Flax Facts

October 6, 2020

Flax is a plant that produces both seeds and oil that are useful in disease prevention and the promotion of healing.  Flaxseeds and flaxseed oil both contain alpha-linolenic acid (ALA) which converts to omega-3 fatty acids in the body.  Flax is also full of fiber, making it an effective laxative.

Why are omega-3 fatty acids important?

Omega-3 fatty acids help to keep the brain, nervous system, and membranes functioning normally. These essential fats must be obtained through food sources and provide a number of benefits to our bodies, such as:

  • Lower triglycerides levels
  • Promote heart health and decrease the risk of heart disease
  • Reduce inflammation
  • Decrease cholesterol
  • Lower risks for colon, breast, and prostate cancer
  • Stabilize blood glucose
  • Lower blood pressure
  • Lessen buildup of arterial plaque and decrease blood clots

What about the fiber in flax?

Flaxseed contains soluble fiber, like that found in oat bran, and is an effective laxative. Flaxseed is also made up of lignans, which are polyphenols found in plants. Functioning as an antioxidant, lignans may help destroy harmful reactive substances in the body.  Lignans are also important because the body converts them to substances that may inhibit tumor growth.

How much flaxseed is recommended?

  • 1 – 2 tablespoons of ground flaxseed or 1 teaspoon of flax oil per day.
  • Supplemental forms of flax and flax oil are not recommended as their safety and effectiveness has not been established.
  • Do not consume more than 50g of flax daily.
  • Remember that due to the high fiber content, flax should be introduced into the diet slowly.  Be sure to drink plenty of fluids, since flax will absorb water.

Who should NOT consume flaxseed?

  • Pregnant or lactating women should not consume large amounts of flax.
  • People suffering from a bowel obstruction of any kind.
  • Those receiving drug treatment for breast cancer.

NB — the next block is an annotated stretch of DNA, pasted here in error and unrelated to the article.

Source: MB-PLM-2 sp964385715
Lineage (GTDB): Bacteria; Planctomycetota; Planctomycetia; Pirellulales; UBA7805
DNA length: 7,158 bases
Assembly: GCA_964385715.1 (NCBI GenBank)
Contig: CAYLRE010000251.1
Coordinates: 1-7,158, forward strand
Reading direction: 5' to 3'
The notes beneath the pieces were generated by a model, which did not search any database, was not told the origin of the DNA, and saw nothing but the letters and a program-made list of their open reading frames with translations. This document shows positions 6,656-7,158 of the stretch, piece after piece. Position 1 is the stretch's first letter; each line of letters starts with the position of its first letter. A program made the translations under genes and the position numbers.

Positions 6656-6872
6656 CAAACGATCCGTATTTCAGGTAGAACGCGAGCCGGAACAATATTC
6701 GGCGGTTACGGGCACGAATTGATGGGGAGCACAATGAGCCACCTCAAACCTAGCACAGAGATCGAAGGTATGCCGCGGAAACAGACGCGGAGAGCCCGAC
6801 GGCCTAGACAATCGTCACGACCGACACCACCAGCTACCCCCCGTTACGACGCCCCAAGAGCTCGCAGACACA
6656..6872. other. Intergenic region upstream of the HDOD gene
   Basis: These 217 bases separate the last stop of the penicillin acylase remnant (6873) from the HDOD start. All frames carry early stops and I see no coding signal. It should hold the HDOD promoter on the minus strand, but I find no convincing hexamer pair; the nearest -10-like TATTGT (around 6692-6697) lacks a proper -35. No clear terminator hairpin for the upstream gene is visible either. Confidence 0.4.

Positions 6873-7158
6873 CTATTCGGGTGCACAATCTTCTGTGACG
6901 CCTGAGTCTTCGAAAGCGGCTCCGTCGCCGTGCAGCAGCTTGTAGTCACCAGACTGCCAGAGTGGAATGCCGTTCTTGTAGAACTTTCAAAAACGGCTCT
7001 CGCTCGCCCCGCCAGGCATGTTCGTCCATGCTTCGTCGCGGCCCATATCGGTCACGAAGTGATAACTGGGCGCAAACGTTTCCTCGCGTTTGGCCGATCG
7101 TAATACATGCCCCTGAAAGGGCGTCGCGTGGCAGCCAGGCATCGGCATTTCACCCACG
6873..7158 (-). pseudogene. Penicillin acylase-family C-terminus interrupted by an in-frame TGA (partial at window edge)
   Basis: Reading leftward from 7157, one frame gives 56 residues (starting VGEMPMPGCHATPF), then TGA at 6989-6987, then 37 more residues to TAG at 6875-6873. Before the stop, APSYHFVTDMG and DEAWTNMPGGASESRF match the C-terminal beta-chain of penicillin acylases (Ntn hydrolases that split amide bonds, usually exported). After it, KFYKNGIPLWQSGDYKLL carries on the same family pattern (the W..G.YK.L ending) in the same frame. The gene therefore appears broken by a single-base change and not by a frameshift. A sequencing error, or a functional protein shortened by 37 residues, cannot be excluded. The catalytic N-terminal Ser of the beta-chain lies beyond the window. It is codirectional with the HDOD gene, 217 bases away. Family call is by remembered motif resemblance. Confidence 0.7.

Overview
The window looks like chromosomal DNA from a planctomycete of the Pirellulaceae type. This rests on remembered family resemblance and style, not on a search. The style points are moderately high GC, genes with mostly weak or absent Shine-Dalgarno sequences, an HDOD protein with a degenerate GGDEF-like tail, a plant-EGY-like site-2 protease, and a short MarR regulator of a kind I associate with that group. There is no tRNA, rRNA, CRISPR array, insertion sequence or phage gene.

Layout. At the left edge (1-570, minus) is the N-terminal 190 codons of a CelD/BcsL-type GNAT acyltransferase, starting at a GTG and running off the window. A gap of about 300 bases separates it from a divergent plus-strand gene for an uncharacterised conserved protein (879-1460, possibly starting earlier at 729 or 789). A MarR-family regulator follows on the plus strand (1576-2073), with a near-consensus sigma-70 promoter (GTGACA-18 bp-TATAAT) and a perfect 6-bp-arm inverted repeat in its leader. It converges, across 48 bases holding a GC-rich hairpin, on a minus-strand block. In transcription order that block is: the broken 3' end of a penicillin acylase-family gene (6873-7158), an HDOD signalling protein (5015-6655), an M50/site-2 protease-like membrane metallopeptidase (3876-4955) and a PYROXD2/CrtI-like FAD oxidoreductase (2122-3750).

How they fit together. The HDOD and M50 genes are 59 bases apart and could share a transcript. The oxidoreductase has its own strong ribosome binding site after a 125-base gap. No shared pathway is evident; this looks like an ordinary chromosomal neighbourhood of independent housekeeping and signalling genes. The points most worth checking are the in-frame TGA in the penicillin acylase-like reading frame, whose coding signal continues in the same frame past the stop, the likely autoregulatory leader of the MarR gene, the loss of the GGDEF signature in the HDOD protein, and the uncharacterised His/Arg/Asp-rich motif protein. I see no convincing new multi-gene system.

• Those allergic to flax. If you experience sudden difficulty breathing after consumption of flax, seek medical attention immediately.

Where can you buy flax and how do you store it?

Flaxseed and flaxseed oil can be found in most grocery and health food stores. Often found in the health food or organic aisle of a supermarket, flaxseed is available as whole seeds, ground seeds, and oil.  In addition, flax meal and flax flour, which both contain ground flaxseed, are available in some locations.  Whole flaxseeds pass through intestines undigested, so if flax is purchased in this form, be sure to grind the seeds before consuming or using them in a recipe in order to receive the full health benefits. Since flaxseed oil does not contain fiber or lignans, using the ground flaxseed will prove more beneficial.

Often packaged in small vacuum-sealed bags, whole flaxseeds will generally last 10-12 months, while ground flax will last only about 4 months. While it is not necessary to refrigerate or freeze flaxseed, some people choose to do so.  Flaxseed oil, on the other hand, should be kept in the refrigerator and should be purchased in opaque bottles. 

Tips for including flaxseed in your diet

  • Add a tablespoon of ground flaxseed to your hot or cold breakfast cereal.
  • Mix ground flaxseed into juice or other beverages.
  • Add a teaspoon of ground flaxseed to mayonnaise or mustard when making a sandwich.
  • Mix a tablespoon of ground flaxseed into an 8-ounce container of yogurt or cottage cheese.
  • Blend ground flaxseed into meatloaf, meatballs, cookie, muffin, and bread batters.
  • Use ground flax as a coating for fish and chicken before oven frying them.
  • You can also use flaxseed in place of eggs in muffins, pancakes and cookies. To substitute flaxseed for one large egg in a recipe, use 1 tablespoon ground flaxseed plus 3 tablespoons water. Keep in mind that it will somewhat alter the texture of the finished product, making it slightly “gummy.”

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